As I have argued elsewhere, an unambiguous international assessment and determination of relevant legal facts (in the case at hand the presidency) constitutes an important facet and indicator for States’ assessment of the question whether an intervention by invitation is permissible. Particularly, the Security Council’s assessment bears relevance. This invites us to shortly recapitulate. In a nutshell, the Security Council says the following in resolution 2337 (2017): It does not authorize the use of force. It does not prohibit the use of force. It takes note of and even welcomes the ECOWAS plans to eventually solve the conflict by military means. And it draws a remarkably clear and unambiguous picture of the conflict and its understanding of the legal facts relevant for a justification of a use of force.

It is my submission that the Security Council thereby (indirectly) assesses the related and relevant legal and factual questions. It hints to its understanding that a use of force may be legal if based on the doctrine of intervention by invitation, and thus equips any legal argumentation of the State resorting to force with greater legitimacy, persuasiveness, strength, and legal value. The case at hand is particularly illustrative, as the Russian and Britain diplomats quoted above even expressly voice their opinion that a military solution to the conflict may be based on Barrow’s request.

This strategy of “non-prohibitive non-authorization combined with fact-clearing, strengthening of alternative avenues of justification” is not new. Lately, the Security Council seems to have increasingly applied this approach to address various conflicts. For example, resolution 2249 (2015) concerning Syria created a skillful constructive ambiguity, enabling and de facto strengthening States to rely on self-defense measures, as Paulina Starski has explained here. In the still ongoing Yemen conflict, the Council’s resolutions and presidential statements as well as resolution 2216 (2015) clarified substantial legal facts relevant for the justification of the intervening coalition (for a detailed account see here). In both cases, some States had initially called for a mandate, which the Council was not ready to grant. In both cases, these States were comfortable and pleased with the above-sketched outcome. In both cases, the Security Council was aware of the States using force and their respective justifications. In both cases, the Council clarified facts, assessed the underlying legal concepts, and opened up and strengthened legal avenues justifying a use of force – be it self-defense or the intervention by invitation doctrine. In both cases, States invoked the resolution in addition to the general justifications, such as consent or the right to self-defense. And in both cases, except for some scant protests, a big international outcry against the intervention’s legality was inexistent. To the contrary, especially in the case of Yemen, the international community was almost unanimously ready to accept the resort to force as legal. Finally, in this respect both cases resemble the crisis in The Gambia. It is not the place to revisit and critically assess this strategy in detail. Yet, it invites us to pose questions in how far it contributes to an evolution or even changes the contemporary system of collective security.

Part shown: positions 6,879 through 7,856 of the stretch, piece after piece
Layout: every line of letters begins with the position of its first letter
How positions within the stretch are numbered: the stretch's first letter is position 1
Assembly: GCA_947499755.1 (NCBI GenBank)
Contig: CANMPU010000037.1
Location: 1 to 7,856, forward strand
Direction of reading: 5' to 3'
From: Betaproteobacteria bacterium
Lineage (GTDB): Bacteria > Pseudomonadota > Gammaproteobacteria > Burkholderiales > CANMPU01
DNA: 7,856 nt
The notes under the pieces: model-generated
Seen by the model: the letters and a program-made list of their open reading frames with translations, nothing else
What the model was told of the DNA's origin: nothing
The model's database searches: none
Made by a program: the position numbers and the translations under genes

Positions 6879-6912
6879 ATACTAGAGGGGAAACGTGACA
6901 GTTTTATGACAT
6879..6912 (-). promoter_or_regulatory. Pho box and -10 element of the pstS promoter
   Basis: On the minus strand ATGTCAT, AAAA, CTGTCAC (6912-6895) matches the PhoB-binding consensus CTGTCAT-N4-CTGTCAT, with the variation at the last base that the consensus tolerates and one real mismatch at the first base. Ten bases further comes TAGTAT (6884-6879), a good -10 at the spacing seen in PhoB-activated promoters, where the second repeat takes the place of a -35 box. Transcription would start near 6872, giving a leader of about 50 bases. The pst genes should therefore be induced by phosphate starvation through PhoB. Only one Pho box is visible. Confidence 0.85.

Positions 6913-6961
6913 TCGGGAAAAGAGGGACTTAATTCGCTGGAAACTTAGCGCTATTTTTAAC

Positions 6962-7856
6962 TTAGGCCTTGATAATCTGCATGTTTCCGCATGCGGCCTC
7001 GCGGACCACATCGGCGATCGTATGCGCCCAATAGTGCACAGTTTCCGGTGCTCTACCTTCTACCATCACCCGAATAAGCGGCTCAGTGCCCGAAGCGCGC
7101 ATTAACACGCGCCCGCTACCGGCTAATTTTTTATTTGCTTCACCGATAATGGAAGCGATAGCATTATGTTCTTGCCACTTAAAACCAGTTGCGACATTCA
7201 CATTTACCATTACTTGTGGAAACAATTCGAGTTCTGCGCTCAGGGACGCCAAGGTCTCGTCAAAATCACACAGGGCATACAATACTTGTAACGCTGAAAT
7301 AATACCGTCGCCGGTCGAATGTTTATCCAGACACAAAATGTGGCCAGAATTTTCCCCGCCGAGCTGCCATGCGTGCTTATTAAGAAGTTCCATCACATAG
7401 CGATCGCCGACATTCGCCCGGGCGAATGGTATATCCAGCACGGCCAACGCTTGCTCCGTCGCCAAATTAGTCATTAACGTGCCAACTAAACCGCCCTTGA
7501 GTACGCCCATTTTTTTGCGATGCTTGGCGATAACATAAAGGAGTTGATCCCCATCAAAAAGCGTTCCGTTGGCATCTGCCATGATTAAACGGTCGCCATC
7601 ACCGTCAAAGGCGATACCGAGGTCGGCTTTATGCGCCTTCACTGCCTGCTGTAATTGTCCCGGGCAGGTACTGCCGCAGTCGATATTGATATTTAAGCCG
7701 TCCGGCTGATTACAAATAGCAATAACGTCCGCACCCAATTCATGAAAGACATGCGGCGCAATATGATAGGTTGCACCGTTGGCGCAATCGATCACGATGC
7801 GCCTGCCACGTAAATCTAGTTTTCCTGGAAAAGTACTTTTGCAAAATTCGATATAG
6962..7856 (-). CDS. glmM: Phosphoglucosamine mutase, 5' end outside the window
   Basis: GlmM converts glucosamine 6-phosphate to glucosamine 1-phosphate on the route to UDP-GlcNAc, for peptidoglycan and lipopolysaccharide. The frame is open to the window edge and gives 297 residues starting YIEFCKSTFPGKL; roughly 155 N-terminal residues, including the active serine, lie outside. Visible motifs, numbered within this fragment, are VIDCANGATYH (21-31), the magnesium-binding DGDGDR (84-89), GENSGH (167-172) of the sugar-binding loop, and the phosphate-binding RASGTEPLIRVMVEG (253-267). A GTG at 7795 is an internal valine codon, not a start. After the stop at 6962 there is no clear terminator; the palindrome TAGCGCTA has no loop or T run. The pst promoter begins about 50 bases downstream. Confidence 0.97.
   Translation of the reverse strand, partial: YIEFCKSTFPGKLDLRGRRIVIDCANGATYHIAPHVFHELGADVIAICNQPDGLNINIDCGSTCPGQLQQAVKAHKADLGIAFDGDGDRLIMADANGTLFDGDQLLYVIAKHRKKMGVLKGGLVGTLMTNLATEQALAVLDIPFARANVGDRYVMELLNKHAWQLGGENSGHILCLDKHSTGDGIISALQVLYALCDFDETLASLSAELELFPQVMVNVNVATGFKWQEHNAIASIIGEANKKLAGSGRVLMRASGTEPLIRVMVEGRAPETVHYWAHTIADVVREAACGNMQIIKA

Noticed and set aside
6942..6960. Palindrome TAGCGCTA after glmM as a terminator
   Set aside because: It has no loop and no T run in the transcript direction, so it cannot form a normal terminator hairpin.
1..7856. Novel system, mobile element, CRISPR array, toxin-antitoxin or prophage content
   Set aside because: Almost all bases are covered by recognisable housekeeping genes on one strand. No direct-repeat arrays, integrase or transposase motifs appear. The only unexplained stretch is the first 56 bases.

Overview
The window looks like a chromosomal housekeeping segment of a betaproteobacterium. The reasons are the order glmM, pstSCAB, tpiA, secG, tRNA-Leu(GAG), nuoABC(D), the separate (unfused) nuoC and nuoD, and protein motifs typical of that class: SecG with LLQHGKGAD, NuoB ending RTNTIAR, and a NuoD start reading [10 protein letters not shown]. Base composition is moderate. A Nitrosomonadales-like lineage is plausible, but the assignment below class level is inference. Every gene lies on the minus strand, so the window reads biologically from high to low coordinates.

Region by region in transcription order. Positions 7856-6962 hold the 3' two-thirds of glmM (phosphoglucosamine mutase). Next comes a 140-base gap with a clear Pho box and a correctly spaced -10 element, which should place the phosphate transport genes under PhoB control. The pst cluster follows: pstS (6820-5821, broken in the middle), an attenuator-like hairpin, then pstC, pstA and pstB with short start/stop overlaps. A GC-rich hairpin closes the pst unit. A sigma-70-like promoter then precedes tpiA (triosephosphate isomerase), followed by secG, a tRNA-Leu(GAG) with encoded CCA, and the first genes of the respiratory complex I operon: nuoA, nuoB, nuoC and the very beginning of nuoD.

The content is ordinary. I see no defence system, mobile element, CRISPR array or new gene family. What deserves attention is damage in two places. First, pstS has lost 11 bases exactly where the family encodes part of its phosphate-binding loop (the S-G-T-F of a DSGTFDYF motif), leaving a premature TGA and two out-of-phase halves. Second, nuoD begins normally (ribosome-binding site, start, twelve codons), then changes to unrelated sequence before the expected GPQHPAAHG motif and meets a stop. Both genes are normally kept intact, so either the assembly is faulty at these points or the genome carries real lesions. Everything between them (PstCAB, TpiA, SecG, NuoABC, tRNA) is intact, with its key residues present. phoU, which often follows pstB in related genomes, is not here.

Accordingly, in line with these developments and lines of arguments, if there has been an invitation, an intervention by ECOWAS may be arguably seen to be in accordance with international law. Different reasons for this conclusion may be advanced. One could read the incident as an additional example of State practice heralding the farewell of effectiveness as decisive criterion and turning to the criterion of legitimacy. But this seems not to be the main motivation. Strikingly, the Security Council does use the word “legitimate” other than when determining that Jammeh is no longer the “legitimate president.” Unlike to comparable incidents (e.g. Yemen Res 2216 (2015)) Barrow is not explicitly endorsed as “legitimate president”. Hence, I submit that the best understanding of the Gambian crisis, avoiding difficulties of legitimacy and effectiveness, is the following: accepting the Security Council’s assessment as a decisive indicator (amongst others), the non-prohibitive non-authorization, indirectly opening and strengthening the alternative avenue of the doctrine of intervention by invitation, eventually leads to the international community’s acceptance of ECOWAS intervention being in accordance with international law.

So, yes, the justification of “intervention by invitation” alone may be seen to stand on shaky grounds. But, no, the international community does not “not care” about the legality. Rather, it provides a strategy to legally resort to military force if diplomatic means fail – yet, admittedly, only for the time after inauguration, leaving the problem of the threat to use force unresolved. It is another question though, whether this strategy is commendable.

One Response

Trackbacks and Pingbacks

  1. […] the right to intervention by invitation and authorizations by regional organizations (see here, here, or here). In particular, it shows that, if the circumstances admit it, the international community […]

Leave a Response    * indicates required information

Name *

email (will not be published) *


Comments will be closed on February 22, 2017.